How did 18th-century vampire hunters identify the undead? Blood and fingernails

Gruesome accounts from eastern Europe, collected in a scholarly work on the supernatural, detailed the methods used to detect and destroy vampires.

The 1922 silent film Noseferatu, an unauthorized adaption of Bram Stoker's Dracula, starred actor Max Schrek as Count Orlock, whose appearance resembles to vampires from eastern European folklore.
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Bram Stoker’s original manuscript of Dracula included a preface that was cut before the novel was published in 1897. In this outtake, the creator of the world’s most famous vampire believed that he was not writing pure fiction: “I am quite convinced that there is no doubt whatever that the events here described really took place, however unbelievable and incomprehensible they might appear at first sight. And I am further convinced that they must always remain to some extent incomprehensible.”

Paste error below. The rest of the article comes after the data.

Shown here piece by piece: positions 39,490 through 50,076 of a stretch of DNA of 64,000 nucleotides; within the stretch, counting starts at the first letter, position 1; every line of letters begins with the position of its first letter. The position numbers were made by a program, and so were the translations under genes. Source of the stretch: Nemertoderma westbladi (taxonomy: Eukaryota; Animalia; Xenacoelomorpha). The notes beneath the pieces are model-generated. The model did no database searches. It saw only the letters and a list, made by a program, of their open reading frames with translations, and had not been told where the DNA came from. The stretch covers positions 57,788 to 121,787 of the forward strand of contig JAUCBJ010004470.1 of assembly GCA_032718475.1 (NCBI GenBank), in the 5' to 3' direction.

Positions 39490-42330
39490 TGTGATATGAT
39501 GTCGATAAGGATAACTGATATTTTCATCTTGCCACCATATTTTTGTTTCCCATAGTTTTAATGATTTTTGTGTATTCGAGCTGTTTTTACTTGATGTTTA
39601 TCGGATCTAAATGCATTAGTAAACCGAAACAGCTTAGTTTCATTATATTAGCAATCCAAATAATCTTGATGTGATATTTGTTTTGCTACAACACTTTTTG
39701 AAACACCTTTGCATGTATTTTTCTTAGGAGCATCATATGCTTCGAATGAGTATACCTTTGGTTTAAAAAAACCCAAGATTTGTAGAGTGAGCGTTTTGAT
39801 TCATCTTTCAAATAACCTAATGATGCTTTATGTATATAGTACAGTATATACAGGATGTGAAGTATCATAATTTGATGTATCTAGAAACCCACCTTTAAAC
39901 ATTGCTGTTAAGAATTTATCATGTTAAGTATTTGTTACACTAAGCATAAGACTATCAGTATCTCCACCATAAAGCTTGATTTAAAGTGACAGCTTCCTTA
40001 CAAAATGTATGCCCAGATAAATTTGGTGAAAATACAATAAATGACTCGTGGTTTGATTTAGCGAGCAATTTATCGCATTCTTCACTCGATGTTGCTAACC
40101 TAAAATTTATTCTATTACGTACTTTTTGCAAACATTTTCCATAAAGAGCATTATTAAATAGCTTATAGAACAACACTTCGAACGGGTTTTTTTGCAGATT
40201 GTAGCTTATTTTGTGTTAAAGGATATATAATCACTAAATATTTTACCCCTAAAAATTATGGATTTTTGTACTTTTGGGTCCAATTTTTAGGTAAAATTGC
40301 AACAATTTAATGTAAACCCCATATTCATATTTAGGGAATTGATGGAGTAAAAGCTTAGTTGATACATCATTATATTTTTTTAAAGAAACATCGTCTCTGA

Count Dracula was the literary culmination of two centuries of a resolute belief in the undead who walked among, and attacked, the living in eastern Europe. One of the strongest influences on Stoker, and other 19th-century authors, was the work of 18th-century Benedictine monk and distinguished biblical scholar Antoine Augustin Calmet. (Learn how vampires were scapegoats for disease.)

A valuable repository for vampire lore, Calmet’s two-volume supernatural survey, Dissertations Upon the Apparitions of Angels, Daemons, and Ghosts, and Concerning the Vampires of Hungary, Bohemia, Moravia, and Silesia, was published in 1746. The author carefully collected and examined numerous reports of vampire attacks that were emerging from eastern Europe in the late 17th and early 18th centuries. These accounts triggered an intense scholarly debate as philosophers and physicians alike sought to resolve the disconnect between the reports’ fantastic details and their reputable sources.

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